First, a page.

D. Sources of Influence and Transmission

12. Hartmann, Sadakichi. Works 1898?~1915.

  If one hadn’t been oneself, it wd. have been worth while to have been Sadakichi’—Ezra Pound, Guide to Kulchur, 1938 . Sadakichi Hartmann in 1914. Image: .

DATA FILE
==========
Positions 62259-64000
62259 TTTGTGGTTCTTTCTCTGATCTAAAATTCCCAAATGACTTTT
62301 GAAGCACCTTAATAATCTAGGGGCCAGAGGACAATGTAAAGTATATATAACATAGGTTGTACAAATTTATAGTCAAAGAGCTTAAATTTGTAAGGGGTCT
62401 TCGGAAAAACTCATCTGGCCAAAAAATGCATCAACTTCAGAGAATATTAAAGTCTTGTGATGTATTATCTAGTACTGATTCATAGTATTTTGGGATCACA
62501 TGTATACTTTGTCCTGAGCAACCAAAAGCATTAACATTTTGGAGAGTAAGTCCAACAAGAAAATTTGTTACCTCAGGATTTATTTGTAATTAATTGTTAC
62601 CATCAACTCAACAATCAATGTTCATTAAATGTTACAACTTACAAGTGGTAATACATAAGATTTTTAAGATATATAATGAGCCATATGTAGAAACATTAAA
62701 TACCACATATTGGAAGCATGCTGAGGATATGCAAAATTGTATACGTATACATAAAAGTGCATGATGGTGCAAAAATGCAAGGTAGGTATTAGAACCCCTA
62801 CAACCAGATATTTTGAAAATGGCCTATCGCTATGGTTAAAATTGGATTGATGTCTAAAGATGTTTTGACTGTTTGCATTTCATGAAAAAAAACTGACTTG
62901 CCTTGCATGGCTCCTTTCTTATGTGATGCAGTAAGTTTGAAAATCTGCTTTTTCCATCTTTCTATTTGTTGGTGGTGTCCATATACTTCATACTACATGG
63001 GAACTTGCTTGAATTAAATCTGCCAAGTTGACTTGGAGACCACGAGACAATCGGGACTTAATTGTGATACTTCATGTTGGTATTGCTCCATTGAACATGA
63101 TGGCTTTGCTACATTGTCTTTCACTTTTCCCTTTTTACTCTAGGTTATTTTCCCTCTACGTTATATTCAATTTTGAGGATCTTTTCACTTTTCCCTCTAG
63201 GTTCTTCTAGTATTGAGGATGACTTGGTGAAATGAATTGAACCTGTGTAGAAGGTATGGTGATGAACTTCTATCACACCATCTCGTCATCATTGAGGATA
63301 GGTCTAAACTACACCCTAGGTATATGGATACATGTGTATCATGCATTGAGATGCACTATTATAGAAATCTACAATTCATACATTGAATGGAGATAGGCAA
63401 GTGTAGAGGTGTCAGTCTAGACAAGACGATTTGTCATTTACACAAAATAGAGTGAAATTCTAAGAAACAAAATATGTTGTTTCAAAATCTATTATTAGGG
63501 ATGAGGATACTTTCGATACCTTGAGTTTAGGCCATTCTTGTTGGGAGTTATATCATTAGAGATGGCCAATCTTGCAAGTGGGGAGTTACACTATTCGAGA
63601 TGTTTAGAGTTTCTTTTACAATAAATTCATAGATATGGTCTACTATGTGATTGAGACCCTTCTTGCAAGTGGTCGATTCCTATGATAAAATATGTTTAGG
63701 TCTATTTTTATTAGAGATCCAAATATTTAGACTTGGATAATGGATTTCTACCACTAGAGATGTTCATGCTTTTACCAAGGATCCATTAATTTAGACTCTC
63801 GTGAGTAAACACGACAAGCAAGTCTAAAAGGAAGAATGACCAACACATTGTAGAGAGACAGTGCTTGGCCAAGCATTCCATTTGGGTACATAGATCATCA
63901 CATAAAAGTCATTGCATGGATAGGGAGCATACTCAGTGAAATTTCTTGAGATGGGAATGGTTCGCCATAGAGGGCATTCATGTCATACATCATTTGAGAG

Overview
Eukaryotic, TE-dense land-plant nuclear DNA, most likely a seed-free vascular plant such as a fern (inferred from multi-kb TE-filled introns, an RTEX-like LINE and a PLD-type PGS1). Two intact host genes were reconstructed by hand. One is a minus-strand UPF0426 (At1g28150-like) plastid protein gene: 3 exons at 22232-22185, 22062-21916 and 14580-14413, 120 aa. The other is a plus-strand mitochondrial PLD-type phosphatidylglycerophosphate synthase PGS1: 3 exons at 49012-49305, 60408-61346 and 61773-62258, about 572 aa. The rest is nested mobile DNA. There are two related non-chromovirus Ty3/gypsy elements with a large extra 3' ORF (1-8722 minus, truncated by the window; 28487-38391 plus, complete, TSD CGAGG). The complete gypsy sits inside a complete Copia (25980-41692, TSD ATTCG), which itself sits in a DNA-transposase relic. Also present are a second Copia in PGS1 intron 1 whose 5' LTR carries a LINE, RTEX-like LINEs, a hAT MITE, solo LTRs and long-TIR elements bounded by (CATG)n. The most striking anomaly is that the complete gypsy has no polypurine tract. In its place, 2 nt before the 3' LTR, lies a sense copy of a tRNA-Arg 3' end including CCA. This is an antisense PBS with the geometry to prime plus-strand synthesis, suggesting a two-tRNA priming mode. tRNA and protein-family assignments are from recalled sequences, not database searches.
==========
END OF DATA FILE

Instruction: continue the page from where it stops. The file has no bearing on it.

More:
The 1916 ‘Author’s Edition’ of Tanka and Haikai, copy pictured here with self-portrait ink caricature and Hartmann signature, appeared in an edition of 200. The Lilly Library copy of a less lavishly-produced 1926 edition of 100 bears the inscription, in Hartmann’s hand, ‘To Ezra Pound. Greetings!’.